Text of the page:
The beautiful Miss Lauren took Miss Fong and moi out for a girly lunch one Friday afternoon at Glo, the new restaurant that's opened in the also-new Hotel de Edge in Sai Ying Pun. My first thought when my cab pulled up outside the obscured building on Connaught Road West, two blocks away from my old apartment: Why didn't this open when I still lived here? Sai Ying Pun dining options are somewhat limited. My second thought: Oh shit, you can see my underwear. Connaught Road on a windy day is not friendly to flowy summer dresses.
That flashy moment conquered, we can now move on to the main affair. Decor-wise, Glo is nothing to write home about. Hotel de Edge is not a flashy property, so the fact that it even houses a restaurant is a boon for its residents. Some attempt to make it slick and flashy is appreciated, but it's a very miniaturized version of hip -- the restaurant is small, the tables are small, the chairs are tight.
But don't be deterred by the oddball look or the shoddy laser-printer menu. Glo's fine food more than makes up for its deficiencies in other departments, and that's where it counts. Billed as serving "modern" cuisine, it's really just fancy western food that utilizes modern cooking methods: take the Kobe beef cheek risotto pictured above, with rice that's ready in just six minutes (no word on how long the beef cheek stewed for). I wasn't expecting much (actually, I believe we asked the chef if he was serving us Uncle Ben's minute rice) so it was a real surprise that this was a very decent dish, with rice of the perfect consistency and beef that utterly fell to pieces with the swipe of a fork, it was that soft.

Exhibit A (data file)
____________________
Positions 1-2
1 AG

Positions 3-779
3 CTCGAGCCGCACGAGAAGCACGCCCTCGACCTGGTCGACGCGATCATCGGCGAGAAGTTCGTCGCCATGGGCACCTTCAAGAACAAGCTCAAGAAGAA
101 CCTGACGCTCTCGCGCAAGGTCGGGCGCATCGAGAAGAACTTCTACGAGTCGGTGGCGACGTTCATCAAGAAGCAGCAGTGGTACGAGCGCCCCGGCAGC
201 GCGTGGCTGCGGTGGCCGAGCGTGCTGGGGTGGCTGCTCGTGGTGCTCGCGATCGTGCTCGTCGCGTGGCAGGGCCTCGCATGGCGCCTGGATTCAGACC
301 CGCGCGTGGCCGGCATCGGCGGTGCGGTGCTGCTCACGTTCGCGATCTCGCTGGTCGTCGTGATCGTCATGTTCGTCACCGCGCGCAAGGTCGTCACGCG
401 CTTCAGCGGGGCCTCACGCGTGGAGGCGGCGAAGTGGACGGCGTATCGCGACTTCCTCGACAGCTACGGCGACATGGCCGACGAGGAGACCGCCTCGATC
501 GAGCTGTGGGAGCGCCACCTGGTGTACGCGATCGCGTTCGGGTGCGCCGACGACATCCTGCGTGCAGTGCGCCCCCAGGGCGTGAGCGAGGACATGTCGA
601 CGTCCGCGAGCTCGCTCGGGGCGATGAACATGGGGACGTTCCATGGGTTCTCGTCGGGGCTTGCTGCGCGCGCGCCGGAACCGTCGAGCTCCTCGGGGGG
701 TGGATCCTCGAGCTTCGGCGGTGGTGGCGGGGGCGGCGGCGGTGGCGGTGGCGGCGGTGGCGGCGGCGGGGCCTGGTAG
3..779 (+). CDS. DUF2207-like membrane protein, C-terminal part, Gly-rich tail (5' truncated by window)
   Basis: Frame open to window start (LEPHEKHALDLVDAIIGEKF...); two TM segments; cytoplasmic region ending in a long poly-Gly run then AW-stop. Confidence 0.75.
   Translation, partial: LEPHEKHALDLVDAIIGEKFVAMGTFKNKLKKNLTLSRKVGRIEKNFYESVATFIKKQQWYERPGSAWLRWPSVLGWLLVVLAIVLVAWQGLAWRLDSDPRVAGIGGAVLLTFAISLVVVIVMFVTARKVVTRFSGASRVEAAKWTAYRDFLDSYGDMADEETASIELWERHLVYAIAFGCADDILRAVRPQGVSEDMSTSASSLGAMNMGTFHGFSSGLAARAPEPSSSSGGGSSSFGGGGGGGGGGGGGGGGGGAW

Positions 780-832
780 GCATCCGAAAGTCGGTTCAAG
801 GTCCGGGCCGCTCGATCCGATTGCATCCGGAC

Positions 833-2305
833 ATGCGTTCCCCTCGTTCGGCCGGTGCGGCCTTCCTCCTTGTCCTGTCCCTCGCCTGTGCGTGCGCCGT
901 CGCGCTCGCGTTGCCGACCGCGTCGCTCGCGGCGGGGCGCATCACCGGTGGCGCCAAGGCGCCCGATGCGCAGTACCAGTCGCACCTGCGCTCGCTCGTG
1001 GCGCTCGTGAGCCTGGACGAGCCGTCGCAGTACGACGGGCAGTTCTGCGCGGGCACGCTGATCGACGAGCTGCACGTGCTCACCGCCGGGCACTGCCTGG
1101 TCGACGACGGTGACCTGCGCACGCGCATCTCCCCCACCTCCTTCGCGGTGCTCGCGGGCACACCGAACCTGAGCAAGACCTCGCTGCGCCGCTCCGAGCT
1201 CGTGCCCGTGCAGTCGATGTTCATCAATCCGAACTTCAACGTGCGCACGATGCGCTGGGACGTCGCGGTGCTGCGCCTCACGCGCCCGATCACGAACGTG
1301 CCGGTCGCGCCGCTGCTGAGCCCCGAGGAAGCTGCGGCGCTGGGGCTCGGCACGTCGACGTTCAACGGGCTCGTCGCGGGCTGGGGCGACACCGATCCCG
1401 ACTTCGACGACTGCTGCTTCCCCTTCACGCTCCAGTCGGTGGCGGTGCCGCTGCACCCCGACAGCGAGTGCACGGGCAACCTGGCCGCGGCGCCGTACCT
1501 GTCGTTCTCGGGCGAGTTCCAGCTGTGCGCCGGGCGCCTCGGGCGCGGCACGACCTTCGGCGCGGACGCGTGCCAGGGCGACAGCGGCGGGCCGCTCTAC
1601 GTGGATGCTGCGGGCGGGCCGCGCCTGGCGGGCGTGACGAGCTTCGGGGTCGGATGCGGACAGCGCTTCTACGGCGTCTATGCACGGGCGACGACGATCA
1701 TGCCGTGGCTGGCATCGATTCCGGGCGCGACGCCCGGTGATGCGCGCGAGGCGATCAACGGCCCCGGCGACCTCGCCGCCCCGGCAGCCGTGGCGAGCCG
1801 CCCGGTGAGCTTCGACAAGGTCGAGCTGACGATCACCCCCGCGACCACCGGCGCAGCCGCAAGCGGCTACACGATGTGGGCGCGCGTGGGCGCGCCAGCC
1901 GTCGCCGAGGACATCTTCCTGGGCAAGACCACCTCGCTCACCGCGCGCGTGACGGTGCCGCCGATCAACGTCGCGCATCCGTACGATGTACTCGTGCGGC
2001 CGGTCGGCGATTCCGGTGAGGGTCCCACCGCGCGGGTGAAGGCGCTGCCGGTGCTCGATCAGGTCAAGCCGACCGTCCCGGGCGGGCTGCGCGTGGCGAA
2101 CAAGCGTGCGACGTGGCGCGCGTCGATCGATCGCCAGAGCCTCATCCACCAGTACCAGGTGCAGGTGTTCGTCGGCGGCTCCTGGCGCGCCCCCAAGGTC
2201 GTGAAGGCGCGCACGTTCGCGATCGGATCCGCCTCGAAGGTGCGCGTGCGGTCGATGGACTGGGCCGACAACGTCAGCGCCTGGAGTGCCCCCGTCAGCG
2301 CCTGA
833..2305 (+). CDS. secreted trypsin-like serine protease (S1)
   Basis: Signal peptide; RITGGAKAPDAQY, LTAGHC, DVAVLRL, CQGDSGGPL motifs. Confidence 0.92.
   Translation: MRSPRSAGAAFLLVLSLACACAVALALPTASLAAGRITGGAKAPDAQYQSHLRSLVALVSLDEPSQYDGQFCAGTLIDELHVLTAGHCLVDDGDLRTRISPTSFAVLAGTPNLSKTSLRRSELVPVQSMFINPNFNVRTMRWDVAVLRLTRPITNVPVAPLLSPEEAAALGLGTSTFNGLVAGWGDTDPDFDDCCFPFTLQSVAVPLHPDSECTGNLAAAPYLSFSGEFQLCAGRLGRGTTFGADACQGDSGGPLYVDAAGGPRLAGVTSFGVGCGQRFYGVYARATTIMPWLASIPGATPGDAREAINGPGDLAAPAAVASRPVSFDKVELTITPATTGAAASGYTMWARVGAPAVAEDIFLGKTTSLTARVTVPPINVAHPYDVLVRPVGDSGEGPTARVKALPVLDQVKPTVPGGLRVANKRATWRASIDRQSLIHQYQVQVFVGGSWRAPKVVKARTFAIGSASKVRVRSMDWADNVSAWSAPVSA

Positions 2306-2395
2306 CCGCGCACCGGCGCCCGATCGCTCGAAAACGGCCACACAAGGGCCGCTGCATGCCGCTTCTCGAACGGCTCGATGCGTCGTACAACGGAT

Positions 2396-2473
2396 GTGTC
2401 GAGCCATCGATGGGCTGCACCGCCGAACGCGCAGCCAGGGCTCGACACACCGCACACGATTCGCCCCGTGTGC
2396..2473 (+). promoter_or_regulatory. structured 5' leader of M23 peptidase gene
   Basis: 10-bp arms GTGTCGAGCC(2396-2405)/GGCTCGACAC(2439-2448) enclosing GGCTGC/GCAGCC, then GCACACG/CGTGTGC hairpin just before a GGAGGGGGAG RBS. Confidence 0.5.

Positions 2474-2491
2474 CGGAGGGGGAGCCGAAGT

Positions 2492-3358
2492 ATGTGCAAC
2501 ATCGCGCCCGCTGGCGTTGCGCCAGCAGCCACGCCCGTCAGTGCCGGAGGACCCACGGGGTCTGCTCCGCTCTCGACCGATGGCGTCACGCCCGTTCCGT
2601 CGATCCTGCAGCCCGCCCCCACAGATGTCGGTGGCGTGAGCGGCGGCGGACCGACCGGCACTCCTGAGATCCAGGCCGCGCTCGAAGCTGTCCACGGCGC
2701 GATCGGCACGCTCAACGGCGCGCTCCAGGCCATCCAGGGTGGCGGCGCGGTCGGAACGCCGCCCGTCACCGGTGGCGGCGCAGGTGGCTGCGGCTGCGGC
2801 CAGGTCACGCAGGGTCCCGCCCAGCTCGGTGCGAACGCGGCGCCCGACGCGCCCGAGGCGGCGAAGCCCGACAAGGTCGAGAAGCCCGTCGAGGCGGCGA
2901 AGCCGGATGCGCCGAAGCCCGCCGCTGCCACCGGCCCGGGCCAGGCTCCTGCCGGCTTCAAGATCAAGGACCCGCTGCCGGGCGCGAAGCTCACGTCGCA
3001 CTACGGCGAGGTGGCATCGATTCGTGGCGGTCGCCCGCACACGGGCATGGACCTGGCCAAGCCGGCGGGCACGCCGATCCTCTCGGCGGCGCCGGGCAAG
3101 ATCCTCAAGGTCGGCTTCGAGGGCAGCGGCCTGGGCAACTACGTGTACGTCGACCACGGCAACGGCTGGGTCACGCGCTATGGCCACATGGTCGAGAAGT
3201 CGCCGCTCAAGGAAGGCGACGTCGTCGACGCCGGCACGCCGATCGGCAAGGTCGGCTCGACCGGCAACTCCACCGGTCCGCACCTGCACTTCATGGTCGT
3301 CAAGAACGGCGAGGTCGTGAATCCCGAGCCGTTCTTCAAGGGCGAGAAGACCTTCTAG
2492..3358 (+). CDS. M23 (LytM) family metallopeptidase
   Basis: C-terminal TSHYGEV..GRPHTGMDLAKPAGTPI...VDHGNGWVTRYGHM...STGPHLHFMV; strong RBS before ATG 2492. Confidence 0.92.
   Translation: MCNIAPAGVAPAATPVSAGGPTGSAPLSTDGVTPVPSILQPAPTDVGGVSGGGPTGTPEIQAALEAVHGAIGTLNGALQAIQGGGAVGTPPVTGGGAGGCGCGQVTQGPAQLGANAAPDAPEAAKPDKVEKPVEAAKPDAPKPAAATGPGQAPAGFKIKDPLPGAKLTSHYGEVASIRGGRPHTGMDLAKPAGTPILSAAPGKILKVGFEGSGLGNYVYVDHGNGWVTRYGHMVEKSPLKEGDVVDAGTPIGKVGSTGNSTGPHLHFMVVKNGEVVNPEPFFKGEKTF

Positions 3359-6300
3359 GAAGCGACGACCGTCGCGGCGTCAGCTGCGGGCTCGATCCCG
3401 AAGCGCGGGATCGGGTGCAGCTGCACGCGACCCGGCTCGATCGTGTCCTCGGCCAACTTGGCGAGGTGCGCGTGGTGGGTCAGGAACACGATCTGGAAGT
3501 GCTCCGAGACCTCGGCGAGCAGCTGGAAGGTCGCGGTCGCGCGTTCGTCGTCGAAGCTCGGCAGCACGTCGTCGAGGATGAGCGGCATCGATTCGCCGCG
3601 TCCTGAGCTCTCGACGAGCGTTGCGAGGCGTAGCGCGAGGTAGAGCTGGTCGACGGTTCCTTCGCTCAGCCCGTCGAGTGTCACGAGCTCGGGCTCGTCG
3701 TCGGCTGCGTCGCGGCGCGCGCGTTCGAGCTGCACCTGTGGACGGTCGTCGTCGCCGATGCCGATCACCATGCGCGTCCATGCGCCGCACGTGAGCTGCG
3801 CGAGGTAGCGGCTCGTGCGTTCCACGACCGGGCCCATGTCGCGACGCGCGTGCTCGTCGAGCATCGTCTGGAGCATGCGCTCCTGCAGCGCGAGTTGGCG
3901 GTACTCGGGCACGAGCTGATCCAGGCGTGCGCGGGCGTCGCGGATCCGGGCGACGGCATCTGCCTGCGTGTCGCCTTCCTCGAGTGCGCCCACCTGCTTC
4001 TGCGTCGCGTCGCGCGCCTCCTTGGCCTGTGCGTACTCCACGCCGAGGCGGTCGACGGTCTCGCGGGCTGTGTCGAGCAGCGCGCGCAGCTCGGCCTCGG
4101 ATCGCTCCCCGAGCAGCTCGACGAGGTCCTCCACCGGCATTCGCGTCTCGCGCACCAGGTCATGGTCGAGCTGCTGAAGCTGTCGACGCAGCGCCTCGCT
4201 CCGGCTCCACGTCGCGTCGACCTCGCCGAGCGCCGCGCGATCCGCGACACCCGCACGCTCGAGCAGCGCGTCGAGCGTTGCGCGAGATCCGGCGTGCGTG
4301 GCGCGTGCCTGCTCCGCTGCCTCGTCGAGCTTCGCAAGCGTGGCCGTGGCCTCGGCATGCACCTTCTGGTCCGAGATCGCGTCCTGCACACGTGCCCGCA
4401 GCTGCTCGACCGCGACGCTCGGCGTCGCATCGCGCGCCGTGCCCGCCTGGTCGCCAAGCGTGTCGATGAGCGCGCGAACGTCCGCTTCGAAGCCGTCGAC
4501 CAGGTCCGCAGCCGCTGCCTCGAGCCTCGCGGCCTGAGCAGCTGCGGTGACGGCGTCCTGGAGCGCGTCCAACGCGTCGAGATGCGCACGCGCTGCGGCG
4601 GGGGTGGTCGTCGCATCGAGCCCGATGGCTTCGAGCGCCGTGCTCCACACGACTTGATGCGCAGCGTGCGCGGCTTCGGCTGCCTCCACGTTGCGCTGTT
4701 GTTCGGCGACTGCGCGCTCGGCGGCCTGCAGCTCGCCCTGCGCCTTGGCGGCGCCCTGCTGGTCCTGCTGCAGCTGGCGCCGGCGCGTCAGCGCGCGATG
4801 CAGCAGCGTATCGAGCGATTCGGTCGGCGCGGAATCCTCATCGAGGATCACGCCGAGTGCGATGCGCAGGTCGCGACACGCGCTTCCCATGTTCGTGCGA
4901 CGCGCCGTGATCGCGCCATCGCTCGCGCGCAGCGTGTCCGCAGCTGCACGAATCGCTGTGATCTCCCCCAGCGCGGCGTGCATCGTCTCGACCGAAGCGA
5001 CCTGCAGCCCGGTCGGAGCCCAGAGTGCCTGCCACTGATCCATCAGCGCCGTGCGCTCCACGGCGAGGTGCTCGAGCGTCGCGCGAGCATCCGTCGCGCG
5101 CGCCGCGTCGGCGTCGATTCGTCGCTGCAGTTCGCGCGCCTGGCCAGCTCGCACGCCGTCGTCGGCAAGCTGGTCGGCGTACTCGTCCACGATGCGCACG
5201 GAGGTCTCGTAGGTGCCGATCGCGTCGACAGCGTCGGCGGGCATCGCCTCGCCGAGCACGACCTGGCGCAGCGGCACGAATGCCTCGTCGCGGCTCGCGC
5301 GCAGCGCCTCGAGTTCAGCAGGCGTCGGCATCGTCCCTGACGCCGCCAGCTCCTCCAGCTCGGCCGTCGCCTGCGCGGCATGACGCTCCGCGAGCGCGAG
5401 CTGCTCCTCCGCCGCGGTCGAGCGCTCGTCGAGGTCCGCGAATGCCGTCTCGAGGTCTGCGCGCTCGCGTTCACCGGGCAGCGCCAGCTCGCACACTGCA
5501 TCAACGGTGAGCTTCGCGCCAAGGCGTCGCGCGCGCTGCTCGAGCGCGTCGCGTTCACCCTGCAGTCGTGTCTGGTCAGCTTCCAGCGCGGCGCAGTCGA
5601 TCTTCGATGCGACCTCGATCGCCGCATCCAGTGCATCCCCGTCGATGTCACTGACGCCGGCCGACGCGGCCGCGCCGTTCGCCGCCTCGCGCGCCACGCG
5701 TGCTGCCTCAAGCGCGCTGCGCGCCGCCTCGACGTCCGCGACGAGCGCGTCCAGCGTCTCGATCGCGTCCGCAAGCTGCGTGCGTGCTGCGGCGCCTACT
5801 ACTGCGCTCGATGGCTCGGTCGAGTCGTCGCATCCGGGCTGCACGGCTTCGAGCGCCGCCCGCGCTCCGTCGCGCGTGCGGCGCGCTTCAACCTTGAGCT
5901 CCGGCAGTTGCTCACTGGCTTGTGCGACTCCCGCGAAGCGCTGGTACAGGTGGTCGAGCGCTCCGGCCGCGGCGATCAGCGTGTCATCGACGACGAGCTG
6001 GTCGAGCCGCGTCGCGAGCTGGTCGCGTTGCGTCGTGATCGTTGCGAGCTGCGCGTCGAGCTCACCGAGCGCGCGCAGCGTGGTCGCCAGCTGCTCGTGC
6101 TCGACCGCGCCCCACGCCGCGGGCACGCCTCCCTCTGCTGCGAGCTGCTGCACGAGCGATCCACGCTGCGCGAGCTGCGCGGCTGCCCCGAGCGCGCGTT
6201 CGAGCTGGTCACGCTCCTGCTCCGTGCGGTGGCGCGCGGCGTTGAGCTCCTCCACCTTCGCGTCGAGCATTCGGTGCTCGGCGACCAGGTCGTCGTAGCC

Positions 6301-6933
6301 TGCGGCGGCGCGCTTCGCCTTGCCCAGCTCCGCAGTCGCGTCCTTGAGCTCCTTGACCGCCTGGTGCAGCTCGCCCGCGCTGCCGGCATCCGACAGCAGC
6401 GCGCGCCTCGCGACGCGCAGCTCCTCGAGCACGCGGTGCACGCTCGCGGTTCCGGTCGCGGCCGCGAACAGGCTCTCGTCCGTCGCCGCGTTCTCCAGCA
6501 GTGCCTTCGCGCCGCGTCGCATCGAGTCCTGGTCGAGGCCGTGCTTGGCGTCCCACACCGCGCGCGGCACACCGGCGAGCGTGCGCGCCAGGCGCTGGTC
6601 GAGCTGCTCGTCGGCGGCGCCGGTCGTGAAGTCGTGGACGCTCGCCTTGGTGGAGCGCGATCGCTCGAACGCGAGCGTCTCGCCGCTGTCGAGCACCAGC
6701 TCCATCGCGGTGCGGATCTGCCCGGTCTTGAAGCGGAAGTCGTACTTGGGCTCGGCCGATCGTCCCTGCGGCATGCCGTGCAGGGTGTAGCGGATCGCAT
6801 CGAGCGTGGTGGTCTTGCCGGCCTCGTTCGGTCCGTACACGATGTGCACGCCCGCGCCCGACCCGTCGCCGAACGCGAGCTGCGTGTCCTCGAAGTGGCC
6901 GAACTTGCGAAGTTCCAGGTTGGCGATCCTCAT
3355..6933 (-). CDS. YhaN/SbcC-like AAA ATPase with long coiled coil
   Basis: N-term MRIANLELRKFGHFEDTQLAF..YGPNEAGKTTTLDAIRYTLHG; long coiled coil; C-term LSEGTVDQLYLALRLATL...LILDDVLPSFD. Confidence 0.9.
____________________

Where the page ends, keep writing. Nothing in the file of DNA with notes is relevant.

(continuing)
The "modern" side of the menu conquered, I went for pretty safe choices, a mushroom soup and poached-egg carbonara, because I never say no to poached eggs. Both were passable in quality, but when you factor in the price (I think it was $78 for the carbonara?), truly bang for your buck.
More should be written about dessert, and in fact, there should be at least one more photo as well, of the salty chocolate bar, but we devoured it before I could shoot it. Oops. The salt is an interesting juxtaposition to the bittersweet chocolate, and while it isn't the mindblowing culinary pairing that they want it to be, I have absolutely nothing to complain about.
How this post would normally end is probably with a summary of what Glo represents, which is a fine example of upscale western dining in Sai Ying Pun. The restaurant should do well in that up-and-coming district, with smart pricing and positioning. It's no Caprice -- but maybe it could be the Caprice of Kennedy Town, in its own way. I would go back -- if I was in the area. And if I still lived in the district, I'd probably go back a LOT. But instead, here's a preview as well of the teensy rooms at Hotel de Edge:
Adorable, oui? And priced at a rack rate of HK$2000 up only, a mere $18 taxi ride from Central, it's a really good deal. But please, don't let your gweilo friends stay there. It's for Asian customers, and those of a more diminutive size, for that matter. Don't make that mistake like I did, when my folks came to town and stayed in my then-500-sq-ft apt, or you'll be hearing your Irish-American stepfather telling you about how he went to Hong Kong and had to get out of the shower to wash his hair because he couldn't actually stand in it and lift his arms at the same time.